‘There is no point in you keeping it,’ said Mr Peculiar, sealing the bottle with a stopper and popping it into his blazer pocket. ‘I’m the one who collects rarities.’

Mr Oddmore thought about starting his scream collection again from scratch. But he remembered his own scream and decided against it.

Instead, he accumulated the world’s largest collection of rubber ducks.

 

Story by Kim Donovan. Illustration by Julia Draper. Copyright © 2017. All rights reserved.

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Driving Home for Christmas

I love a good ghost story at Christmas – I’m currently re-reading The Woman in Black. Here’s a spooky story with a quirky twist. I hope you like it!

driving-home-for-christmas-picture

The traffic slowed to a stop in the darkness. Jeremy sighed and stared through the windscreen at two lines of blurred car lights glowing in the pouring rain. A traffic report interrupted the song Driving Home for Christmas he’d been half-listening to on the radio.

‘The A30 southbound is partially blocked due to an accident at Okehampton.  Emergency services are on their way,’ said the reporter.

Jeremy shook his head. The clock on the dashboard flashed 20.00hrs. He was still a good two hours’ drive away from his parents’ house in Lands’ End.

God knows when I’ll get there now, he thought.

He was at a junction, and in a moment of impulse indicated left and pulled off the dual carriageway. The Sat Nav told him to ‘take the 3rd right at the next roundabout.’

He passed through small towns with please drive slowly signs and then onto the wild, rugged moor. The so-called beast of Bodmin moor had been blamed for slaying livestock again. It was out there somewhere, watching, waiting, concealed by the night. The roads became narrower until they were only one car wide and Jeremy prayed not to meet another car, or worse a tractor, coming the other way. The windscreen wipers swished back and forth. Jeremy’s eyes stung from concentrating so hard on the road.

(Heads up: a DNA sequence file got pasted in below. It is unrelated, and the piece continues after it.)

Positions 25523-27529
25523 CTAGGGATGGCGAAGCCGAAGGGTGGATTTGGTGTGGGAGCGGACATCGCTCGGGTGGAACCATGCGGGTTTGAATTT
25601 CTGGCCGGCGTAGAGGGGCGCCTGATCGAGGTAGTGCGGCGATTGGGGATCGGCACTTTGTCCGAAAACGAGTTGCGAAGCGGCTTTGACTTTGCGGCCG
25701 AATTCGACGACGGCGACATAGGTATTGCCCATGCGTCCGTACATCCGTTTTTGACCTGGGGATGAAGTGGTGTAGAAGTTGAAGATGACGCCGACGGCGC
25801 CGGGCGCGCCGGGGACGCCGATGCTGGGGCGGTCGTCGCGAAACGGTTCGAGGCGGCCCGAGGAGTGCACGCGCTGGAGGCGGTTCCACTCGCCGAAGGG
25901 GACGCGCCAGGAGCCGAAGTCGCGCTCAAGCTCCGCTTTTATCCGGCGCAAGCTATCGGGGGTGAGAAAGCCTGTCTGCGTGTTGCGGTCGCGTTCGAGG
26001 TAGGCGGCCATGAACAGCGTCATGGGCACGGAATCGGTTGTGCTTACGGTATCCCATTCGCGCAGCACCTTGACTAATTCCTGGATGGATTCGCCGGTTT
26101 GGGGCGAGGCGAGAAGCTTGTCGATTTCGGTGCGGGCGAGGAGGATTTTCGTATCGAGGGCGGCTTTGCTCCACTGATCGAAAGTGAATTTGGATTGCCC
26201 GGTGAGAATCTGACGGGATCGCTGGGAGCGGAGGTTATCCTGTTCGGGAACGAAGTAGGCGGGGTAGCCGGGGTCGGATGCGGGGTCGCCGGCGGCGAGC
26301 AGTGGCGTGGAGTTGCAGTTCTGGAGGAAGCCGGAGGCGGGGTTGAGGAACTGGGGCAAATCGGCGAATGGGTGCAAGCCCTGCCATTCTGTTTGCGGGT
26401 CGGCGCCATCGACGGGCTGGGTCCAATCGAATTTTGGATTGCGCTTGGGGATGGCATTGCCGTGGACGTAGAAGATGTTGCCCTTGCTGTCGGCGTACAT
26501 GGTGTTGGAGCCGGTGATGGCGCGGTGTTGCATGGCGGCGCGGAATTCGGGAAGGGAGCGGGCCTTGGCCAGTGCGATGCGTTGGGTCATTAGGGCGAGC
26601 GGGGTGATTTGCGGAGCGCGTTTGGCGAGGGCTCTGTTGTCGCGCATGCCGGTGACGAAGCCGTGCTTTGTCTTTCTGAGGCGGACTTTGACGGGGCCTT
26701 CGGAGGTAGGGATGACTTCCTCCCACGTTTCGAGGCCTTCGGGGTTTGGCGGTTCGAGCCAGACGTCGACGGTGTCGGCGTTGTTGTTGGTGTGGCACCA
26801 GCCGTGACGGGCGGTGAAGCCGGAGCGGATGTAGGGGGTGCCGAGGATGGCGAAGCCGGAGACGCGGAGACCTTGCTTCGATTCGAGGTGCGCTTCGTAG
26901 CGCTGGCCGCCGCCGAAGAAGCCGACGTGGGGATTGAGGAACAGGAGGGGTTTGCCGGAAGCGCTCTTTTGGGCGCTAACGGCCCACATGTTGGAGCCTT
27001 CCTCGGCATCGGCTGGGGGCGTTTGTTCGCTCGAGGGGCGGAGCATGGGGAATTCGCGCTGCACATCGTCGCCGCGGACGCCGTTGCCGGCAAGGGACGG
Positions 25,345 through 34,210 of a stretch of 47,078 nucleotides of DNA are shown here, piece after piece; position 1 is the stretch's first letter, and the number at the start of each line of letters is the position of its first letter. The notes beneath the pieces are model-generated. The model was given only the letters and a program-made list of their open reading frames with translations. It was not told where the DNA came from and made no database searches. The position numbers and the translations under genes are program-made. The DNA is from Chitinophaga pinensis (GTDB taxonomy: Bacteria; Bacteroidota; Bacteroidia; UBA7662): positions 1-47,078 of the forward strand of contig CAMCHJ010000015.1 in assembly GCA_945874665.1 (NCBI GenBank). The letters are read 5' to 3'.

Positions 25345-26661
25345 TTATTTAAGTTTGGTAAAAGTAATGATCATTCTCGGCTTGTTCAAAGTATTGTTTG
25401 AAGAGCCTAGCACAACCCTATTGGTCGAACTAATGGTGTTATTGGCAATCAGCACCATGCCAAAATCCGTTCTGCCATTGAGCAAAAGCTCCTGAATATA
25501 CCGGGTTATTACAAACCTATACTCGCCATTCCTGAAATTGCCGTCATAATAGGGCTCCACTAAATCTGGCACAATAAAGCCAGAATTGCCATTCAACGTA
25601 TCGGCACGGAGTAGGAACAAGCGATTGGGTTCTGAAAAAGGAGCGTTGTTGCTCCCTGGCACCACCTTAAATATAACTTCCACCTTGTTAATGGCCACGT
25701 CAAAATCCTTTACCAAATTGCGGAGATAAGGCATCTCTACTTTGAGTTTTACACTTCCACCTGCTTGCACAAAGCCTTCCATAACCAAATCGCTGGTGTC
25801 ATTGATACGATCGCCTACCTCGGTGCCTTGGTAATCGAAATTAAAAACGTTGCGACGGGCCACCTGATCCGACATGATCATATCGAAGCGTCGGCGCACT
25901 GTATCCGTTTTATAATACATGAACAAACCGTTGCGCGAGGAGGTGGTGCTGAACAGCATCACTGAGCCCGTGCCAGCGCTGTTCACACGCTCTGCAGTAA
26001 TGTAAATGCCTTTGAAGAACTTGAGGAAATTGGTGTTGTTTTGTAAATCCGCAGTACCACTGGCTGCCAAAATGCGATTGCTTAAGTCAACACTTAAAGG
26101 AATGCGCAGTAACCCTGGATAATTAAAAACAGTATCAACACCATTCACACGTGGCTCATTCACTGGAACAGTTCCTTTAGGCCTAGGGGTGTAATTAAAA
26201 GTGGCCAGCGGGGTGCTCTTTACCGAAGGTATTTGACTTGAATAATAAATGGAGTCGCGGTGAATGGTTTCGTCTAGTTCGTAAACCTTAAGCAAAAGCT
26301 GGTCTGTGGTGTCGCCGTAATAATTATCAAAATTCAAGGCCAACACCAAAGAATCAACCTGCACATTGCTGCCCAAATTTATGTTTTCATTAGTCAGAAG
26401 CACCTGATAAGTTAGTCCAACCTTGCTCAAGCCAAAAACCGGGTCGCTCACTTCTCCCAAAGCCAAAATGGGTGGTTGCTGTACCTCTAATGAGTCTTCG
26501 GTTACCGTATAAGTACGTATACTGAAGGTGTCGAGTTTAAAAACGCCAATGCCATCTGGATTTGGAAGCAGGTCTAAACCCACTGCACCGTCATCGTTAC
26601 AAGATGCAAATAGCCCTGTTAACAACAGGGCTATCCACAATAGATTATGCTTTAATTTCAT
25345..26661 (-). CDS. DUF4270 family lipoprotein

This is taking me miles off course, he thought. But Jeremy wasn’t going to admit defeat ─ he never did ─ and he kept going. He hoped he might come across a country pub to take a break from driving, but there hadn’t been a village for miles.

Just when he was thinking things couldn’t get any worse, he lost control of the car’s steering. Luckily, there was a lay-by nearby and he wrestled the car into it. He threw on his coat and climbed out to check the tyres. He expected to find one flat tyre, but not three.

He tried to call the AA for breakdown assistance. No signal.

Lightning flashed and thunder boomed only a split second apart. Momentarily, the sky lit a large, ivy-clad house set back on the other side of the road.

He hurried across, pushed open the creaking gate and zigzagged his way through a tangled garden to the house. Candle flames trembled in the windows and, oddly, the door had been left wide open.